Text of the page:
A few years ago DAB radio was promoted as being the next big thing. That has yet to happen although new DAB products continue to appear.
Like Paddington Bear, I enjoy marmalade, the tasty spread that accompanies my morning toast. However the same appreciation does not apply when the marmalade term refers to the patterned colour scheme that is adopted by a DAB radio. Such is the decorative feature of this next product under review. This is the VQ Retro Mini radio.
This is a small DAB/FM unit sold by the Dixons and Currys Group. It has a wooden case where most units in the same price band have a plastic one. Wood often gives a better sound. So what else has this LOGIC unit got to offer.
The Logic L55DAB15 DAB+/FM radio measures 24x9x12.5cm and weights 900grams (without batteries). The base, sides and top are a light wood. A lift handle fills 19cm of the top, the base has four stuck on rubberised feet. Both sides are clear. The back is plastic it has a 60cm six piece rod aerial, below this the battery bay for four ‘AA’ batteries. At the bottom right of the back a 3.5mm headphone socket and the DC power input, a 1.
Having recently told you about Roberts new entry level Internet offering, it seems only correct to move up the scale a little to what they call a DAB/FM/WiFi Internet Radio with Music Player and this even comes with Spotify Connect built in.
It is 26x17x9cm disregarding the handle that can slot back behind the unit and the 75cm six piece rod aerial. My unit was a mixture of matt and shiny black with the front dominated by the centre of the 6cm stereo speakers shining through the grill. Both sides and the bass are clear. This unit can run on ‘C’ cell batteries but it is of course mainly a mains unit. At the base of the back is the entry point for batteries.
Today there is a wide choice of radios that also have Internet options. Here from Roberts they openly admit this to be there entry level option, so is there anything missing that could be found in a unit costing more money or is it super value.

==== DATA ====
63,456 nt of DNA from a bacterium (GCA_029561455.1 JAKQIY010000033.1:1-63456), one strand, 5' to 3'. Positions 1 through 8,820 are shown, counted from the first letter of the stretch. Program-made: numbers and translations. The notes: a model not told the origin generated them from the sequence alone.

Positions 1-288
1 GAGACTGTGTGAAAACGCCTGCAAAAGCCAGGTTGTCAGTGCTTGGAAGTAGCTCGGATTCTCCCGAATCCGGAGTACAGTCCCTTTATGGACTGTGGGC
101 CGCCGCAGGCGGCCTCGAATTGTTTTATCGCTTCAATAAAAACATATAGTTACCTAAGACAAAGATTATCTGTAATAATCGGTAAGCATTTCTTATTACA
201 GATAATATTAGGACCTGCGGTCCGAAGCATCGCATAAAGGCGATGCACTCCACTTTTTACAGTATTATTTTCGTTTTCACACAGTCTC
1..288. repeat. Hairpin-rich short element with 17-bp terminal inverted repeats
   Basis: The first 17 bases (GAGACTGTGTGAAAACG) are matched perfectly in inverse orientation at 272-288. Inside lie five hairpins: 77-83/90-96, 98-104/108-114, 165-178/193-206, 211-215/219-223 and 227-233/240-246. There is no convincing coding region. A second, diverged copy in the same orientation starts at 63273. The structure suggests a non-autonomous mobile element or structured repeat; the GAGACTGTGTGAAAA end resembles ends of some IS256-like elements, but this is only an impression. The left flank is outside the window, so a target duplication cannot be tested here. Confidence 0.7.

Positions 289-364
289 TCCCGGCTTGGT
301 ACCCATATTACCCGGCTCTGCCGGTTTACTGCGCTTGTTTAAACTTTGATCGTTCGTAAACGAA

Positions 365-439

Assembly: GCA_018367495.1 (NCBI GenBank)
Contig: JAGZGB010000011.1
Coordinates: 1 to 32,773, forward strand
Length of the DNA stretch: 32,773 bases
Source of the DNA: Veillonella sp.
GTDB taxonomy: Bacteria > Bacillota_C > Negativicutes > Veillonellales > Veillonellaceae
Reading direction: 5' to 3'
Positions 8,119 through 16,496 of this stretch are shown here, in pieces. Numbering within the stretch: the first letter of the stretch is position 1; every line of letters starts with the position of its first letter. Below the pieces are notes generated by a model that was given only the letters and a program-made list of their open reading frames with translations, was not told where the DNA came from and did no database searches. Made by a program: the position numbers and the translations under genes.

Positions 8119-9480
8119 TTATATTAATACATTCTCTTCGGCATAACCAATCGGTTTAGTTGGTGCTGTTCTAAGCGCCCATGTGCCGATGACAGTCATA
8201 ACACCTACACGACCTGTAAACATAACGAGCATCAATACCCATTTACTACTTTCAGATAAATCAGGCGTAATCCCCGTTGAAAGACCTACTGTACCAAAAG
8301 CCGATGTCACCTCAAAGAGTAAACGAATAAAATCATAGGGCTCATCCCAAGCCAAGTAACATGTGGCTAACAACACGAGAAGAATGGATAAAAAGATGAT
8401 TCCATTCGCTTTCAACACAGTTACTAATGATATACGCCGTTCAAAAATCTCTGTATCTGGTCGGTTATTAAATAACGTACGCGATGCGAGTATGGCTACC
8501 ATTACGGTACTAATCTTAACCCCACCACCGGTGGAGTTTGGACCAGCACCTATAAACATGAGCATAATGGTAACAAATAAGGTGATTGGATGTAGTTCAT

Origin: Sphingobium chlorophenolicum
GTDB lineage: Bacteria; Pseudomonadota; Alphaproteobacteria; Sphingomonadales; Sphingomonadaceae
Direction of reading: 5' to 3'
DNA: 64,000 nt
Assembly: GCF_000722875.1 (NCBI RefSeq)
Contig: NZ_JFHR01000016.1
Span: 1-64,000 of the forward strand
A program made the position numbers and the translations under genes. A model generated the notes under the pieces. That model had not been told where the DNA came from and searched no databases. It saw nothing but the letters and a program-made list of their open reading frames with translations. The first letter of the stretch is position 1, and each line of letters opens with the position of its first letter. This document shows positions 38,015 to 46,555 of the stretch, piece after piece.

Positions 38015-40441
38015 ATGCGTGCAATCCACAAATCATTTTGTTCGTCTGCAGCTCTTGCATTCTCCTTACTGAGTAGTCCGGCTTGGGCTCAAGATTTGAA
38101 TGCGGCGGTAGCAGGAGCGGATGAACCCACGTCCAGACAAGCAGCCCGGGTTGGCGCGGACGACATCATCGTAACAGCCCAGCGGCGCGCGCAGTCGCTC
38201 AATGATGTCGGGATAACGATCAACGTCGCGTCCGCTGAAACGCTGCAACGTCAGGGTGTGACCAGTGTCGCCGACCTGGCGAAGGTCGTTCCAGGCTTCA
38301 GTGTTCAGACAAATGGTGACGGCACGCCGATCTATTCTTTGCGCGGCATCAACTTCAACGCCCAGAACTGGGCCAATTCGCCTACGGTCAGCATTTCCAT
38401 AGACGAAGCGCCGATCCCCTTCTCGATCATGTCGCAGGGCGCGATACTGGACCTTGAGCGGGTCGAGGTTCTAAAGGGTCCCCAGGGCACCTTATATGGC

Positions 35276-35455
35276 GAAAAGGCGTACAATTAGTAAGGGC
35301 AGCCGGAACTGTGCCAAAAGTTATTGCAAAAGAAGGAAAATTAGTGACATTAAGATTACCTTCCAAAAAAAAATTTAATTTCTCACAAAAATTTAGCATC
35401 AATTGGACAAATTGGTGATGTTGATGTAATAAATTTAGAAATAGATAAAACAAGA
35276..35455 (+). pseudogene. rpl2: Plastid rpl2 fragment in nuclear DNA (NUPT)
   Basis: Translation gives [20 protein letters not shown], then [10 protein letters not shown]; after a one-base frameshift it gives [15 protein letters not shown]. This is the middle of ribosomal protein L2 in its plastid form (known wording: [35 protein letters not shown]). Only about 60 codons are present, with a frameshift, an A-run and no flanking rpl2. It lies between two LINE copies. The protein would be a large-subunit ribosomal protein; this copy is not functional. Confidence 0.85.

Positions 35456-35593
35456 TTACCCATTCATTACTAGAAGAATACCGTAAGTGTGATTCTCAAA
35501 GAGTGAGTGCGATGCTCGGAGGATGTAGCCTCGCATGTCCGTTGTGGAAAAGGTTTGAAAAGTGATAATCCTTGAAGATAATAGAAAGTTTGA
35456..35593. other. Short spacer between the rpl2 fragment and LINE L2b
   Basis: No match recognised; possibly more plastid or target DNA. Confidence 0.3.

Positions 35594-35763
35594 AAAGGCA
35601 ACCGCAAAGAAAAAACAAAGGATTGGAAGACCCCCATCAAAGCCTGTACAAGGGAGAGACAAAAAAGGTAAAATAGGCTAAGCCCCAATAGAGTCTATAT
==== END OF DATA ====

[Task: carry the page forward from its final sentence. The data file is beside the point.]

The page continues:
The Radio Stream 104 measures 21x12x5.5cm with an additional 2cm on the left side for the power lead, as it can be run from batteries I did not include this in the main measurements. So lets go round the unit on the back is a slide open bay to take 6x‘AA’ batteries rechargeable ones work fine and at the top the dock for the six piece rod aerial that extends to 72cm. The right side is clear while the left side has three near identical sockets the bottom one is for the power lead -1.
This is a small portable DAB/FM/Bluetooth radio shaped rather like a small intercom radio. It has a very solid belt clamp but instead of an earpiece being an essential part of the unit there is a small but very effective top mounted speaker.
The Roberts PlayBT radio measures 18x7x4cm with the solid collapsible aerial adding 10cm to the first figure when deployed. The unit weights 243grams. At the base of the back is a snug fitting rubber bung that covers Auxiliary and DC inputs. Above this is the substantial belt clip. The base has four tiny rubber feet that allow you to place it on a table or desk. The left side has a silver flash and the right side is where the aerial is stored. The top has the 3x2.
A new DAB and FM offering from Roberts that looks more like something from many decades ago. It is however packed with modern technology, so instead of having to continually move around to get a good signal and sound its just there.
It is 17x12cm at the back and 15x12cm at the front and 12cm deep. The front has a grill behind which is the speaker this is 9.5x8.5cm. Both sides are clear with only a connection point for carry handle that is in the same fabric that covers the whole unit, my unit was in a lime green colour. The exceptions are the back that is a gold colour as is the top. The back has a battery bay which optionally takes 4 x ‘AA’ batteries.
This is a DAB/FM/Internet radio that works via Wi-Fi and can be used as an input or output as well as having Spotify built in. It can be run off batteries which can be rechargeable and even off a battery pack for when mains power is not available.
The Roberts Radio Stream 207 radio measures 29x13.5x6cm; this figure is without the seven piece rod aerial extended which can add 66cm to the middle figure. The case is made of black plastic which does show fingermarks and rubber buttons that do not. The front has a 7cm circular speaker on each side the 8.